Mapping the brain imaging data to networks, where each node represents a specific area of the brain, has enabled an objective graph-theoretic analysis of human connectome. However, the latent structure of higher-order connections remains unexplored, where many brain regions acting in synergy perform complex functions. Here we analyse this hidden domain using the simplicial complex parametrisation where the shared faces encode higher-order relationships between groups of nodes and an emerging hyperbolic geometry. By providing new insights into the internal organisation of anatomical brain modules as well as into the links between them that are essential to dynamics, these results also highlight the functional gender-related differences. (Abstract)

Our analysis has revealed that the human connectome possesses a hyperbolic geometry and a complex structure on the scale between the node’s edges and the mesoscopic anatomical communities within the cerebral hemispheres. This structure, composed of simplicial complexes of different sizes and cycles describes the higher-order connectivity among different regions of the brain, divided into anatomical modules. Therefore, it can provide a reliable basis for understanding the functional complexity of the brain. Moreover, the female connectome appears to have a structure different from the common F & M connectome, not only in the number of edges but also in its organization expressed by these higher-order connections. It might be conjectured that these excess connections imply additional functionality of the female connectome, which can have evolutionary, biological, biochemical, and even social origins. (11)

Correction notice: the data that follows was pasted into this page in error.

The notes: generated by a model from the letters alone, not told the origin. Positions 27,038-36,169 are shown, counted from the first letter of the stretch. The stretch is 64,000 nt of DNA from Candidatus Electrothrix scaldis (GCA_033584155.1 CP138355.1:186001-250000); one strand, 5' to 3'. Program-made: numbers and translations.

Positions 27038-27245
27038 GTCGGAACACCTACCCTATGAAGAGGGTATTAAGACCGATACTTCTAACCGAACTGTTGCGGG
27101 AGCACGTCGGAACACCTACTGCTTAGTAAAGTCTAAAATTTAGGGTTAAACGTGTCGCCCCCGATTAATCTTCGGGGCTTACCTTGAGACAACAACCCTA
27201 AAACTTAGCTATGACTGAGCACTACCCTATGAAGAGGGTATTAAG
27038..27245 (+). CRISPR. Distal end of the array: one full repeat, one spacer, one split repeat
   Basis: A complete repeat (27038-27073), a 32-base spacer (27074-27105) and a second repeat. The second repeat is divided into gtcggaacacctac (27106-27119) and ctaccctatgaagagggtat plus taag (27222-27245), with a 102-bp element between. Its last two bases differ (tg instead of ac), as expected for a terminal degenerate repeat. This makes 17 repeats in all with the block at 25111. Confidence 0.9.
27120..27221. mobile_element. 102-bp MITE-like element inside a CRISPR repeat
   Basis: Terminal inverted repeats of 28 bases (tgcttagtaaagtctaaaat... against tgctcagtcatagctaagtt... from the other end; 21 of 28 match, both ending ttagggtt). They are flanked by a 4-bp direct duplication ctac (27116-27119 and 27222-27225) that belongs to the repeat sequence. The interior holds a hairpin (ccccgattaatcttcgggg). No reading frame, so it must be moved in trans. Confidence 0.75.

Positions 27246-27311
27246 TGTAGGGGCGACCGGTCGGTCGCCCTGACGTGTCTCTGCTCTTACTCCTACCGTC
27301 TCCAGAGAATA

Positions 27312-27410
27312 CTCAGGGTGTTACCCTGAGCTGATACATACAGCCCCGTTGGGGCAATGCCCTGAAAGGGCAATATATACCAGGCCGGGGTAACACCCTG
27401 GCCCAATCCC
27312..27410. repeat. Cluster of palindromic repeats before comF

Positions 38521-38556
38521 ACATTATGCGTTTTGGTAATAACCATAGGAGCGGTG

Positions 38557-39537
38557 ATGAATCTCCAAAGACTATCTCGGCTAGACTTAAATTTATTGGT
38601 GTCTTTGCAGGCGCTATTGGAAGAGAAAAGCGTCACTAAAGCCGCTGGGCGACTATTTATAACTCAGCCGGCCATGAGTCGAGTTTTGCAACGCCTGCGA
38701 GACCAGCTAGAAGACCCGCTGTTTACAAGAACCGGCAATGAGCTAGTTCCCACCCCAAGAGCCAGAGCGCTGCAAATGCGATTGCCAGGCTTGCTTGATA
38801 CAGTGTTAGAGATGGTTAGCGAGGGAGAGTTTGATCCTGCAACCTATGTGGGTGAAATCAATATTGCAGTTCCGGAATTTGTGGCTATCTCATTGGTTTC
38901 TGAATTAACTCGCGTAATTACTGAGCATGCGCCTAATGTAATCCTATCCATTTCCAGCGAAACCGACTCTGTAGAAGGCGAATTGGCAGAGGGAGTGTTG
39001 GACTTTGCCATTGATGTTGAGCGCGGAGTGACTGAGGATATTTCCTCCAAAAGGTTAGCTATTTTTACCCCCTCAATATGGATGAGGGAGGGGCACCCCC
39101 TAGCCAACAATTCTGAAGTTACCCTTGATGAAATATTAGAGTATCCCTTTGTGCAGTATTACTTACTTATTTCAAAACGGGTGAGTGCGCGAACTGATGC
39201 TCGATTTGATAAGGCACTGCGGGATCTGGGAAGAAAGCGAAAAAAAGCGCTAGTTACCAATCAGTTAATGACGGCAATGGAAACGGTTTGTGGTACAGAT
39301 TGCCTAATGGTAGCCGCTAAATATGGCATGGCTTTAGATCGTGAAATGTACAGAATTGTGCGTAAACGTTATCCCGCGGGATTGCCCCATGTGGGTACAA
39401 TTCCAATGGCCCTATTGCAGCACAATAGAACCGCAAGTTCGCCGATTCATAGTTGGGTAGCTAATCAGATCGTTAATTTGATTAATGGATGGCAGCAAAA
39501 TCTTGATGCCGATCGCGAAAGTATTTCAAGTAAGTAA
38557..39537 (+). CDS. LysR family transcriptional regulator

Tarnas, Richard. Understanding Our Moment in History. www.scottlondon.com/nsight/scripts/tarnas.html. In a 2003 interview, philosopher Tarnas contends that for many centuries human societies have been masculine in kind to a fault and that at this unique moment of planetary transformation, any hope of resolve and advance depends on a recovery of the lost, oppressed feminine.

My sense is that the crisis of modern man is a masculine crisis. The resolution of this crisis is emerging in our own time in a tremendous empowerment and resurgence of the feminine. It’s visible not only in feminism itself – in the empowerment of women and the new sense of the importance of feminine values in both men and women – but also in a whole new sensibility of the interconnectedness of all life – the ecological identity, the sense that my self is not me as a human being, but that I am rooted in a whole matrix that includes all of nature, the planet, the cosmos itself. (3)